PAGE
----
Update (3:08pm ET by Mike): According to Bob Nightengale, the Yankees have agreed to a one-year deal with Carter, pending physical. It’ll pay him a $3M base salary plus incentives. Carter gets a $500,000 signing bonus plus an extra $100,000 each for 250, 300, 350, 400, and 450 plate appearances.

Original Post (12:30pm ET): As per Jerry Crasnick of ESPN and Baseball America, the Yankees have some semblance of interest in former Brewer and current free agent 1B/DH Chris Carter. The front office has been in contact with Carter’s agent, Dave Stewart (yes, that Dave Stewart), but that accounts for all that we know at this point in time.

Carter was non-tendered by the Brewers early in the off-season, on the heels of a solid 2016 in which the 30-year-old batted .222/.321/.499 (112 wRC+) and led the National League in both home runs (41) … and strikeouts (206). The Brewers decision was likely influenced by his poor defensive contributions and expected $8 MM-plus price tag, as Carter’s iron glove at first limited him to just 0.9 fWAR. They are in the midst of a tear-down and rebuild, so it makes sense that they would look to invest their payroll and playing time elsewhere.

The question for the Yankees is rather simple – where would Carter play?

Carter has been a 1B/DH almost exclusively since 2014, though he has played 79 games in the outfield in his career. Unsurprisingly, the 6’5″, 245-plus pound slugger was an unmitigated disaster out there, with a career -29.7 UZR/150 (or an ugly .951 fielding percentage, if you want to keep it simple). In short, unless the Yankees are feeling particularly adventurous, Carter’s role would be a back-up/platoon partner for Greg Bird at first.

The likelihood of Carter settling for a back-up or platoon role may not be all that great, as Ken Rosenthal recently reported that Carter is “looking for more at-bats than he probably would get from the Dodgers, who likely would play him at first base against left-handed pitching and give him an occasional start in left field.” Rosenthal also spoke with the aforementioned Stewart, who said that “[i]t’s going to be important for Chris to get significant playing time.”

That expectation also suggests that Carter is looking for a guaranteed Major League deal. He made $4.175 MM in 2015, and was subsequently non-tendered by the Astros. The Brewers picked him up for just $2.5 MM last year, and now here we are. Carter was non-tendered after the free agent predictions list came out in early to mid-November, so there isn’t much guesswork out there. Do we compare him to Matt Holliday, who the Yankees signed for $13 MM? What about Mitch Moreland, who was picked up by the Red Sox for $5.5 MM? Or will he have to settle for something less, considering that it’s a week before Spring Training and other RHH 1B/DH types like Mike Napoli (though, he has been linked to the Rangers) and Billy Butler are still available?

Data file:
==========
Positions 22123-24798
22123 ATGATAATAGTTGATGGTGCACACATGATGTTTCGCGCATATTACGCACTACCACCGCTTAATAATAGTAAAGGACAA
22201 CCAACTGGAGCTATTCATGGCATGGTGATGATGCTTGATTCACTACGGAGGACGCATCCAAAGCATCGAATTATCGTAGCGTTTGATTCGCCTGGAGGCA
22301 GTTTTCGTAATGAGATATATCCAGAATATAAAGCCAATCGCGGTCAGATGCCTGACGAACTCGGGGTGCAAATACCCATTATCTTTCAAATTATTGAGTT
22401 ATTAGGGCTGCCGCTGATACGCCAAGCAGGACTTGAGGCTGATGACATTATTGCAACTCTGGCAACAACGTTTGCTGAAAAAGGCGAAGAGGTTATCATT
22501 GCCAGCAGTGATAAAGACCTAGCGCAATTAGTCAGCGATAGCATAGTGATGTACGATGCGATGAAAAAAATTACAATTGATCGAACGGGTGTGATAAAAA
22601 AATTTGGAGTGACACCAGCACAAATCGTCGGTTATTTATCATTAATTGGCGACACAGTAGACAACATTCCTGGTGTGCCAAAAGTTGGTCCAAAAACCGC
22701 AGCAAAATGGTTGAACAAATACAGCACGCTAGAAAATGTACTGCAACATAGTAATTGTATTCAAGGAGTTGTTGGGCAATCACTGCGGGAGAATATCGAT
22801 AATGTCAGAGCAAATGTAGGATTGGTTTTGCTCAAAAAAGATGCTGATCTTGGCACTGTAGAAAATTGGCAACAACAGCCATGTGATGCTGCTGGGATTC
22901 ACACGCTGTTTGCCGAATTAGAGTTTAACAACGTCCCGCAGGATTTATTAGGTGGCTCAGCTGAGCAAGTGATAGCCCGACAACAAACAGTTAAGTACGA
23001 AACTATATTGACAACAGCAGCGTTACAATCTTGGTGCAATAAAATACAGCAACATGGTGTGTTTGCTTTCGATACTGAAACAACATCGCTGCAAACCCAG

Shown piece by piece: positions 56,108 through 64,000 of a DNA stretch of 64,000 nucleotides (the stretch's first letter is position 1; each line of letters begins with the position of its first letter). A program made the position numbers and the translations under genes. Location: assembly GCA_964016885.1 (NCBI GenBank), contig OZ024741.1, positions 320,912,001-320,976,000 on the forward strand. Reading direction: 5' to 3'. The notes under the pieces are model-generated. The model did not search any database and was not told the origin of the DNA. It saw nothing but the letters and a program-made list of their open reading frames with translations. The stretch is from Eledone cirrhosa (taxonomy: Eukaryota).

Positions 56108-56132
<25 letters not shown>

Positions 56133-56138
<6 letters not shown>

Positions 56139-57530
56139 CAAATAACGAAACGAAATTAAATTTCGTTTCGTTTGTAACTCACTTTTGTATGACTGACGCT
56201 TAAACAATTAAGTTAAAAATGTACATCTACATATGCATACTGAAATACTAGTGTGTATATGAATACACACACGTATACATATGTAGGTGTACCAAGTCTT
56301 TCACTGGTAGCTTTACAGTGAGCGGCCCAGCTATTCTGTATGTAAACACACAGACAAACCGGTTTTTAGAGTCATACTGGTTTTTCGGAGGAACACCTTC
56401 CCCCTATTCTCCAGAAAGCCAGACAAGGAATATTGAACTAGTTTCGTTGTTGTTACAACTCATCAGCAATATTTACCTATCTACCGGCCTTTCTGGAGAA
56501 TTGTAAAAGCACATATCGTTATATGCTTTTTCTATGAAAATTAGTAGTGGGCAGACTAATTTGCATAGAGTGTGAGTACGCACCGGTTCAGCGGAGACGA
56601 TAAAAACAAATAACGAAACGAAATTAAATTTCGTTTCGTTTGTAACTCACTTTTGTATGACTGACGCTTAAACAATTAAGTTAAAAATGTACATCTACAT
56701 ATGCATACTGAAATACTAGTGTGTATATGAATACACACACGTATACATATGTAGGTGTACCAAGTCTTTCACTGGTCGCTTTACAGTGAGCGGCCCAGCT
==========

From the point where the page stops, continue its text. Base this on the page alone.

As of now, there are two distinct possibilities that stand out to me. The first is that the Yankees are looking for an insurance policy for Bird and/or Tyler Austin, and are merely doing their due diligence. And the other is that this is a tried-and-true example of a player’s agent using the Yankees name to try to put his player front and center (which we are playing into with this very post). Either way, it’s fun to imagine Carter crushing baseballs into the Bronx skyline.

Update: 2017 Salary Arbitration Filing Day Signings

Didi gonna get paid. (Dustin Bradford/Getty)
Didi gonna get paid. (Dustin Bradford/Getty)

Original Post (Friday, 12pm ET): Today is a significant day on the offseason calendar. The deadline for teams and their arbitration-eligible players to file salary figures for the 2017 season is 1pm ET. The team submits the salary they believe the player deserves while the player submits the salary he feels he deserves. Simple, right?

The Yankees have seven arbitration-eligible players on the roster right now. They started the offseason with nine, but Nathan Eovaldi and Dustin Ackley were released when 40-man roster space was needed back in November. Here are the seven arbitration-eligible players and their projected 2017 salaries, per MLB Trade Rumors:

Most arbitration-eligible players around the league will sign a new contract prior to the filing deadline. Last year the Yankees signed Pineda and Ackley before the deadline, but ended up filing figures with Gregorius, Eovaldi, Ivan Nova, and Aroldis Chapman. It was the first time they failed to sign an eligible player before the filing deadline in several years.

It’s important to note exchanging figures today doesn’t mean the two sides have to go to an arbitration hearing. They can still hammer out a contract of any size at any point. In fact, the Yankees were able to sign Gregorius, Eovaldi, Nova, and Chapman not too long after the filing deadline last year. New York hasn’t been to an arbitration hearing since beating Chien-Ming Wang during the 2007-08 offseason.

We’re going to keep track of today’s Yankee-related arbitration news right here, assuming nothing crazy like a long-term extension happens. I’m not counting on it. Make sure you check back for updates often. The deadline is 1pm ET, but the news tends to trickle in all throughout the afternoon.